The Firefox interface on Android is going native – for snappier performance and to gobble less memory.
Mozilla has decided the Firefox UI for Android will be built using native code instead of the XML-based language Mozilla had used, called XUL. It seems Firefox will continue to use the Gecko layout engine.
Director of Firefox engineering Johnathan Nightingale wrote: "Firefox on Android is a critical part of supporting the open web, and this decision puts us in a position to build the best Firefox possible."
The change is not expected to take effect in Firefox 8 or 9 – to be released in November and December respectively – but will kick in afterwards.
A native Firefox UI will mean start-up times of fractions of a second compared to several seconds for a XUL user interface on certain Android-powered phones.
Using native code will also mean greater responsiveness and should lead to "significantly" less consumption of a phone's memory, Nightingale said.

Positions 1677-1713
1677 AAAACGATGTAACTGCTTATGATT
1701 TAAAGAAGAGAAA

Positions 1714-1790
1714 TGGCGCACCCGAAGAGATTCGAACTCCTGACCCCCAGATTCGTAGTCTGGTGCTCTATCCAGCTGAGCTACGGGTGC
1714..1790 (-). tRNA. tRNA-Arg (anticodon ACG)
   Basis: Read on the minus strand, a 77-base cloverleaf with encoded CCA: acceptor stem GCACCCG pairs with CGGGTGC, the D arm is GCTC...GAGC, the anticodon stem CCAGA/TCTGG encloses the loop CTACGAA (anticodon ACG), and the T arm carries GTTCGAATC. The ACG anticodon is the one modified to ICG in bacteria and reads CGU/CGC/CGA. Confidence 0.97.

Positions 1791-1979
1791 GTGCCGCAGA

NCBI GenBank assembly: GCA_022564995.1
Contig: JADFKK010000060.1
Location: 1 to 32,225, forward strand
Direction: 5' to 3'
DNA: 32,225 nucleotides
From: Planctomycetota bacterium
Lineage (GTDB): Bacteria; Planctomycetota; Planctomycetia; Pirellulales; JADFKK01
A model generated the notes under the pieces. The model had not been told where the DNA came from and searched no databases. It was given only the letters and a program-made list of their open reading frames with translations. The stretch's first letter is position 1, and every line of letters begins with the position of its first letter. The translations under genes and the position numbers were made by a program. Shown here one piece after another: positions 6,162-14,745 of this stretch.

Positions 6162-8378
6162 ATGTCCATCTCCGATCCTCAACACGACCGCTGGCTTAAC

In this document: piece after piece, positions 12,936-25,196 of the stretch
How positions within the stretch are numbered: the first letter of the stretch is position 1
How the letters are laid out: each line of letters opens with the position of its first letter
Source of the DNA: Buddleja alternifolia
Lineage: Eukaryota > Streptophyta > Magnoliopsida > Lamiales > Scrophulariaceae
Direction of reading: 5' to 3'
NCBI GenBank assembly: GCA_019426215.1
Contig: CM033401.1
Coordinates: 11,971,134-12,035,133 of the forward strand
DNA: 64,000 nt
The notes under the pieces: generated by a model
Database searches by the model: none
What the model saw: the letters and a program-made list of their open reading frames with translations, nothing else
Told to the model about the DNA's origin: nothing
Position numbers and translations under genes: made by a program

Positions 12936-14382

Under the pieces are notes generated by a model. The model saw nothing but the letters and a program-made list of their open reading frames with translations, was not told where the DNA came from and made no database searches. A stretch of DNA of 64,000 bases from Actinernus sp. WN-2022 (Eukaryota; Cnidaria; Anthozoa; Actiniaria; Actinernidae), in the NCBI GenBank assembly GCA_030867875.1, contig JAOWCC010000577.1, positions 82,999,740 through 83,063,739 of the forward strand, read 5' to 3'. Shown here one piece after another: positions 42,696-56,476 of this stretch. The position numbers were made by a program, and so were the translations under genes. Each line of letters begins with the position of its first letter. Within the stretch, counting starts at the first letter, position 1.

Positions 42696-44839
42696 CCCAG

The changes seem to fit into what is emerging as an across-the-board refresh of Firefox. This includes making the browser work better for different categories of users through code changes to making updates, which have become more frequent and less of a chore to install.
The move to a native UI comes as Firefox begins to feel pressure from Google's Chrome: FFox's market-share growth has plateaued while that of the Google browser continues. Google's Android, meanwhile, represents a growth opportunity thanks to the mobile operating system's growth in devices.
Google opened Android to native development in June 2009 with the Android 1.5 Native Development Kit (NDK). The NDK lets you build apps using native languages such as C and C++, which is compiled to run with a particular processor and instructions for greater speed and improved performance.
XUL is Mozilla's XML-based language that was conceived to let you build feature-rich apps capable of running on different platforms or in disconnected mode.
A native browser for Android could prove a headache for Firefox plug-in developers, who'll have to straddle different coding platforms. Aware of this, Nightingale said: "It's still early days, so we have a lot of questions to answer. We're talking with the Add-on SDK team about the best way to support extensions.
The Firefox team is meeting in Toronto, Canada, next week to break down and prioritise the work. "By the end of next week, we will have a clearer outline of the work ahead, and we'll update this list with those detail," Nightingale said. ®